Farm fires: when the unthinkable happens
BY MIKE SEFFRIN
Farmers have many things to worry about: the weather, crops, livestock, fertilizer prices, equipment maintenance and purchases, when to plant and harvest. But some have had to deal with yet another worry — fire.
Fires destroy buildings and equipment and kill livestock, and even in if they
don’t spread to a farmer’s house and threaten the family, they can have a devastating impact on farm operations.
According to the Fire Prevention Bureau of the State Fire Marshal’s Office, fires damaged or destroyed 545 barns in the state last year, causing nearly $11 million in losses, nine civilian injuries and 12 firefighter injuries.
Dairy farmer Ken Pleiman, of the Fort Loramie area in Shelby County, knows
what a fire can do to a farming operation. In January 2009, he lost two barns, livestock and equipment in a blaze.
He didn’t have time to contemplate his losses, however. There were cows to milk.
“We just loaded up our heifers and took them to other farms,” said Pleiman, who was helped by friends and neighbors. “We built the new barn and got them back in there.”
Some of the surviving cows are still feeling the effects of the fire several years later. Pleiman said a few heifers suffered lung damage from the smoke.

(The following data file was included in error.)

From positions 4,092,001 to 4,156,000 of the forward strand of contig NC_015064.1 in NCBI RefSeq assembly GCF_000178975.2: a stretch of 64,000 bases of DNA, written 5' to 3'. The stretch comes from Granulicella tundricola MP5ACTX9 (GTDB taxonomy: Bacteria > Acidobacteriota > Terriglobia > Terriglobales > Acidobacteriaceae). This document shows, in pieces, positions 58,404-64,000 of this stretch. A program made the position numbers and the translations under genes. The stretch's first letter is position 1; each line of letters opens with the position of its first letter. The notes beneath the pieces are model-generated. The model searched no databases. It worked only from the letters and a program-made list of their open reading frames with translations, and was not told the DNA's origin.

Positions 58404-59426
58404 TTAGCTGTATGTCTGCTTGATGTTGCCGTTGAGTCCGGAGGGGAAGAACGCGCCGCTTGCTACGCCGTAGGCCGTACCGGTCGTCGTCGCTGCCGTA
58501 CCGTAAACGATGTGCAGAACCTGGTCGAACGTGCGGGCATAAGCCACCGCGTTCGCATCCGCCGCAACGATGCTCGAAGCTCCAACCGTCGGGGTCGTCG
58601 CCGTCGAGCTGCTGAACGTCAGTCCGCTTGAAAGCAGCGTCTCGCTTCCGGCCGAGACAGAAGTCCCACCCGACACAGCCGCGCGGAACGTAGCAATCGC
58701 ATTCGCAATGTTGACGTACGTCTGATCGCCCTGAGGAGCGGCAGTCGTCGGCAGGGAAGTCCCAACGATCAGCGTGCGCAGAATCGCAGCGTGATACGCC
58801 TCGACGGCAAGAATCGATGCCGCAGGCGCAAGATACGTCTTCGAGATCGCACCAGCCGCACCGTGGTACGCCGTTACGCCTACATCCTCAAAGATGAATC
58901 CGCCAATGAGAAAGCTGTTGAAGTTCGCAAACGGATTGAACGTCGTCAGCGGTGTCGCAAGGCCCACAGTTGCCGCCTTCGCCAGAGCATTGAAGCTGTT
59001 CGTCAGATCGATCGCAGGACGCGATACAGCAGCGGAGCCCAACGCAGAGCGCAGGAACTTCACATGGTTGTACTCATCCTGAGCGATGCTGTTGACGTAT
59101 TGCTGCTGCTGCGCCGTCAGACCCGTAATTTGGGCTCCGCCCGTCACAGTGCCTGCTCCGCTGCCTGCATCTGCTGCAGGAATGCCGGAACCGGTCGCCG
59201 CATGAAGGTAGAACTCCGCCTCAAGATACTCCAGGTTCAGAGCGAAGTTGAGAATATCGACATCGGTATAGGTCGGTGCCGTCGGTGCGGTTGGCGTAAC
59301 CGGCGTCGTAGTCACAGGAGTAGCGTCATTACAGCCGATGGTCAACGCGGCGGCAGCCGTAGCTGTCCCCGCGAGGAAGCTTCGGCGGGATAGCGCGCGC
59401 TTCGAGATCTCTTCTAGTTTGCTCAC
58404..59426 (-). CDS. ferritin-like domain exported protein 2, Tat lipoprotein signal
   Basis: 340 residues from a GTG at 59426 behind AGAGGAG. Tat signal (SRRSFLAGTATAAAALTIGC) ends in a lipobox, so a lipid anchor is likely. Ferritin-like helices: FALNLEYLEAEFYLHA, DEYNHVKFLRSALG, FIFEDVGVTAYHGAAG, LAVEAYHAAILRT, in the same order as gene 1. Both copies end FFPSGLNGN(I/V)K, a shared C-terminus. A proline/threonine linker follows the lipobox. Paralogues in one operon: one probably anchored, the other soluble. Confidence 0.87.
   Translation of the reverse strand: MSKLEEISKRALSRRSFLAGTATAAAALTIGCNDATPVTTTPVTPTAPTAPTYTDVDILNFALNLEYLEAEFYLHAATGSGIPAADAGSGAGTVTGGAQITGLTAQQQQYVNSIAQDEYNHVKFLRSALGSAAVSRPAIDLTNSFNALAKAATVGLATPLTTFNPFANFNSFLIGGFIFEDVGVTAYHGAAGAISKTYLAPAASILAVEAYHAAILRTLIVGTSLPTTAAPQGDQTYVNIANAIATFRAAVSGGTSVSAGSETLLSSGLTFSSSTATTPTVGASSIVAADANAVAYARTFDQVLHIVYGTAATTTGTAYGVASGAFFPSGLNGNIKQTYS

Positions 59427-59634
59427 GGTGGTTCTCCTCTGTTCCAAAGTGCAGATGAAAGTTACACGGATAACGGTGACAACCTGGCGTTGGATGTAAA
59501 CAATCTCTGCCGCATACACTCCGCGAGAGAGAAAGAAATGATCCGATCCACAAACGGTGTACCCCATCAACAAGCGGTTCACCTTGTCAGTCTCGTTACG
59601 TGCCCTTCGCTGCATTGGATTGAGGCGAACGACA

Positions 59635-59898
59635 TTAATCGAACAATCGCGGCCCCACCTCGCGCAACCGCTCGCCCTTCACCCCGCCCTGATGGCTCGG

“They’re still not doing very good,” he said. “It kind of stunted their growth.”
Pleiman milks about 75 to 80 head of cattle. His herd totals 160, with heifers and small calves.
The fire struck on a foggy night while Pleiman was sleeping. It was so foggy that the blaze apparently had a good start before anyone saw it.
“It (barn) was burned down when people found it,” Pleiman said. “There was absolutely nothing left.”
Pleiman milks twice a day, so there was no time to waste in getting his operation back under way.
“You’ve got to start cleaning up right away,” he said.
Pleiman observed the situation was worse because it was winter. Warmer weather would have made things easier.
Pleiman had some experience with farm fires. A fire occurred on his uncle’s farm a few years earlier.“He lost he his big barn, too,” Pleiman said.
He helped his uncle after that fire, and also his wife’s nephew, after a separate fire. So, when Pleiman suffered his loss, he didn’t lack for assistance.
“We had plenty of help,” he said.
Like other farmers who have suffered fire losses before and since, Pleiman realized that work still needed to be done despite the tragedy.
“You don’t think much about it,” he said, “you just jump in and do it.”
Pleiman said investigators believe his fire began in a skid loader with an electrical problem.
As for concern about the possibility of future fires, Pleiman said, “There’s not really much you can do. You just have to hope it doesn’t happen again.”
Mike Seffrin is a reporter for the
Sidney Daily News.